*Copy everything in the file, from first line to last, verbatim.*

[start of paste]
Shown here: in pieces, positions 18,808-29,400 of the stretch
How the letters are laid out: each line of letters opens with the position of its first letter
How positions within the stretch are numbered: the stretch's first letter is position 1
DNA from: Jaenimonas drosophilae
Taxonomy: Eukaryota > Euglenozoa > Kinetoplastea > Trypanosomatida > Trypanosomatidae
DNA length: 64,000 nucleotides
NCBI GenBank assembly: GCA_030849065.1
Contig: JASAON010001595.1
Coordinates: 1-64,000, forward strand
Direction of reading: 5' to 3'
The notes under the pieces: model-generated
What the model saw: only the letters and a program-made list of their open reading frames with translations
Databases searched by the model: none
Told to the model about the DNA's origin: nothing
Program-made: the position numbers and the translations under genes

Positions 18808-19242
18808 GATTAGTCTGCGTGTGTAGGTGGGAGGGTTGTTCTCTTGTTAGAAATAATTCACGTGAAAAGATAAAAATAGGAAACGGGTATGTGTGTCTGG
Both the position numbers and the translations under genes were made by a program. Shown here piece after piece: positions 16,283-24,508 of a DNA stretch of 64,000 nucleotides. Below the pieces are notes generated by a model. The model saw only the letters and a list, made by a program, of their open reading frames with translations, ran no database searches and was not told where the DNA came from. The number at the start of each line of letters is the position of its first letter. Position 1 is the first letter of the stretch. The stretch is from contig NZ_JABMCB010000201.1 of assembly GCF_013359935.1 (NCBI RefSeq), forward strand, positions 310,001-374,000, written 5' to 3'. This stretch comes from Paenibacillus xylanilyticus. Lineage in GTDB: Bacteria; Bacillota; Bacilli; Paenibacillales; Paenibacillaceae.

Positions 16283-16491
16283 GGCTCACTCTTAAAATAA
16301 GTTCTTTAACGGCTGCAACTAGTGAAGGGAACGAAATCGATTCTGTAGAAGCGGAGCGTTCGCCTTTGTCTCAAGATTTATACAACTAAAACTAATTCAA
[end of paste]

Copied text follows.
Shown here: in pieces, positions 18,808-29,400 of the stretch
How the letters are laid out: each line of letters opens with the position of its first letter
How positions within the stretch are numbered: the stretch's first letter is position 1
DNA from: Jaenimonas drosophilae
Taxonomy: Eukaryota > Euglenozoa > Kinetoplastea > Trypanosomatida > Trypanosomatidae
DNA length: 64,000 nucleotides
NCBI GenBank assembly: GCA_030849065.1
Contig: JASAON010001595.1
Coordinates: 1-64,000, forward strand
Direction of reading: 5' to 3'
The notes under the pieces: model-generated
What the model saw: only the letters and a program-made list of their open reading frames with translations
Databases searched by the model: none
Told to the model about the DNA's origin: nothing
Program-made: the position numbers and the translations under genes

Positions 18808-19242
18808 GATTAGTCTGCGTGTGTAGGTGGGAGGGTTGTTCTCTTGTTAGAAATAATTCACGTGAAAAGATAAAAATAGGAAACGGGTATGTGTGTCTGG
Both the position numbers and the translations under genes were made by a program. Shown here piece after piece: positions 16,283-24,508 of a DNA stretch of 64,000 nucleotides. Below the pieces are notes generated by a model. The model saw only the letters and a list, made by a program, of their open reading frames with translations, ran no database searches and was not told where the DNA came from. The number at the start of each line of letters is the position of its first letter. Position 1 is the first letter of the stretch. The stretch is from contig NZ_JABMCB010000201.1 of assembly GCF_013359935.1 (NCBI RefSeq), forward strand, positions 310,001-374,000, written 5' to 3'. This stretch comes from Paenibacillus xylanilyticus. Lineage in GTDB: Bacteria; Bacillota; Bacilli; Paenibacillales; Paenibacillaceae.

Positions 16283-16491
16283 GGCTCACTCTTAAAATAA
16301 GTTCTTTAACGGCTGCAACTAGTGAAGGGAACGAAATCGATTCTGTAGAAGCGGAGCGTTCGCCTTTGTCTCAAGATTTATACAACTAAAACTAATTCAA